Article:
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Boston Herald - Egypt Enables Ongoing Abduction

Op-Ed

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By Senator John Kerry

Being a parent is the greatest joy and the greatest responsibility we ever know in life.

It's almost indescribable how much your life changes the day your child comes into this world and you realize that, from that day forward, you're responsible for another life that depends on you.

You can't help but lie awake watching your newborn's chest rise and fall -- just to make sure the baby's still breathing. You take your kid to that first day of school and find yourself looking back again and again as the school door closes behind them, just to make sure they're safe. You have dreams for your children -- dreams that they'll be healthy and happy, and you hope that you can protect them always, even when you know that's not possible.

For Colin Bower, just another father from Newton, those dreams became a nightmare three years ago when his two boys -- Noor and Ramsay -- were kidnapped by their mother and taken illegally to Egypt.

The story of international child abduction is all too common -- a heart-wrenching crime that damages family structures and leaves psychological scars on the children and left behind parents.

In 2011 alone, the State Department reports 1,367 children newly abducted from or wrongfully retained outside of the United States. In 2010, the number was even higher: 1,492.

But for me and for many of us in Massachusetts, this crime has a human and familiar face -- and that's Colin, a dad I've gotten to know well these past years as we've struggled with multiple Egyptian governments to try and reunite him with his sons.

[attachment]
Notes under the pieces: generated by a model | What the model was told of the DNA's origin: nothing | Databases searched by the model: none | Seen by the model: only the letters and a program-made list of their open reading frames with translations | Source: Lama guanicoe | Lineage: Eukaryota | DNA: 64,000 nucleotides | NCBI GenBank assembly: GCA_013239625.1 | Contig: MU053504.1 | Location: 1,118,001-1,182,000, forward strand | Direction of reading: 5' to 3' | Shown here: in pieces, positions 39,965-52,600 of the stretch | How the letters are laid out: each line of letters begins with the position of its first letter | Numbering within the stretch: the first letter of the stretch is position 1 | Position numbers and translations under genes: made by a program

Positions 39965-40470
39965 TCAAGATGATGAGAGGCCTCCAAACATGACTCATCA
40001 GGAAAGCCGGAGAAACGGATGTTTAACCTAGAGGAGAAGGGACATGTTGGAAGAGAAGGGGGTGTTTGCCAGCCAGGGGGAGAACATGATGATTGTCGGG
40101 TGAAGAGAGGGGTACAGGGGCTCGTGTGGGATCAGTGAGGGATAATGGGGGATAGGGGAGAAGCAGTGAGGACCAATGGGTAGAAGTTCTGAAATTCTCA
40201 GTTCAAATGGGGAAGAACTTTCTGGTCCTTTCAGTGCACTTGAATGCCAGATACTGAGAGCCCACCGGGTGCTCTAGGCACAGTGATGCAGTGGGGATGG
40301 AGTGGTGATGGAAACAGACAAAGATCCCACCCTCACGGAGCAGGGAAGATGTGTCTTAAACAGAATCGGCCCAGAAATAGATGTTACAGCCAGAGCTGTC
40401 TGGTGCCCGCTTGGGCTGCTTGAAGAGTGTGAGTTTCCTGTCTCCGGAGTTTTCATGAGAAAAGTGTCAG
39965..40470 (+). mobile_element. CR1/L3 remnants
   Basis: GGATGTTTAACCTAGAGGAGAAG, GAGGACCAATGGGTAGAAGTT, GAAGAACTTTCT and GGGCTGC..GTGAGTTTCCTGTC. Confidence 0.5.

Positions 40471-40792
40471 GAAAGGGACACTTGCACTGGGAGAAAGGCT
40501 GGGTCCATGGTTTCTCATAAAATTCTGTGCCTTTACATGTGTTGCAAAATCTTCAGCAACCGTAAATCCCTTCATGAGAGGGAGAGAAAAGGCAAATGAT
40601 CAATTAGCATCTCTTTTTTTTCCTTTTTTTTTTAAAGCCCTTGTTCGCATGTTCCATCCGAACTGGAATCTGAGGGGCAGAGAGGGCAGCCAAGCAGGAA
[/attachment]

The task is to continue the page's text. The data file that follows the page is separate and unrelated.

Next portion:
In Bower's case, the facts are not in dispute, and they are alarming.

In August 2009, Noor and Ramsay Bower were just 6 and 8 years old at the time of their abduction. Colin Bower had full, legal custody of his sons in Massachusetts, yet Noor and Ramsay's mother illegally changed their names, acquired Egyptian passports, paid cash for a one-way plane ticket, and abducted them.

Today, almost three years later, Colin has suffered very limited access to his children. The boys, now 9 and 11, have only seen their father a handful of times since their abduction. Nothing can bring those lost years back to a father and his sons, but something must now change to end this awful separation.

Egypt, as everyone knows, is still undergoing dramatic and unprecedented revolution and volatility. After my first calls and meetings with Secretary of State Hillary Clinton on Bower's behalf, my next call was to then Egyptian President Hosni Mubarak. It ended in a shouting match, as it became clear Mubarak would do nothing to intercede and, in fact, he was determined to protect the abductors who had ties to his corrupt, crony regime.

After Mubarak's fall from power, interventions, face- to-face visits and direct pleas to the transitional government made a difference at least in helping make possible a visit with the boys for their father in Cairo.

Now, with a fledgling democracy and a struggling economy in Egypt, we are again working with an enormously capable U.S. ambassador, Anne Patterson, to try and finally finish the job and achieve justice for Colin Bower and his sons.

The path forward isn't easy, and no doubt it will require both patience and persistence -- the latter of which we have in abundance, the former nearly exhausted. But tenacity and more is required to complete this job and help a nascent government in Egypt to see the importance of facilitating the return of two abducted children and ending the nightmare that Colin Bower is living each day. The rule of law must mean something, and respect for law cannot end at a border.

This year marked the third Father's Day in a row that Bower has spent without his boys. Now is the time to keep doing the difficult work of diplomacy and engagement to ensure it's the last one.

John Kerry (D) is the senior senator from Massachusetts.


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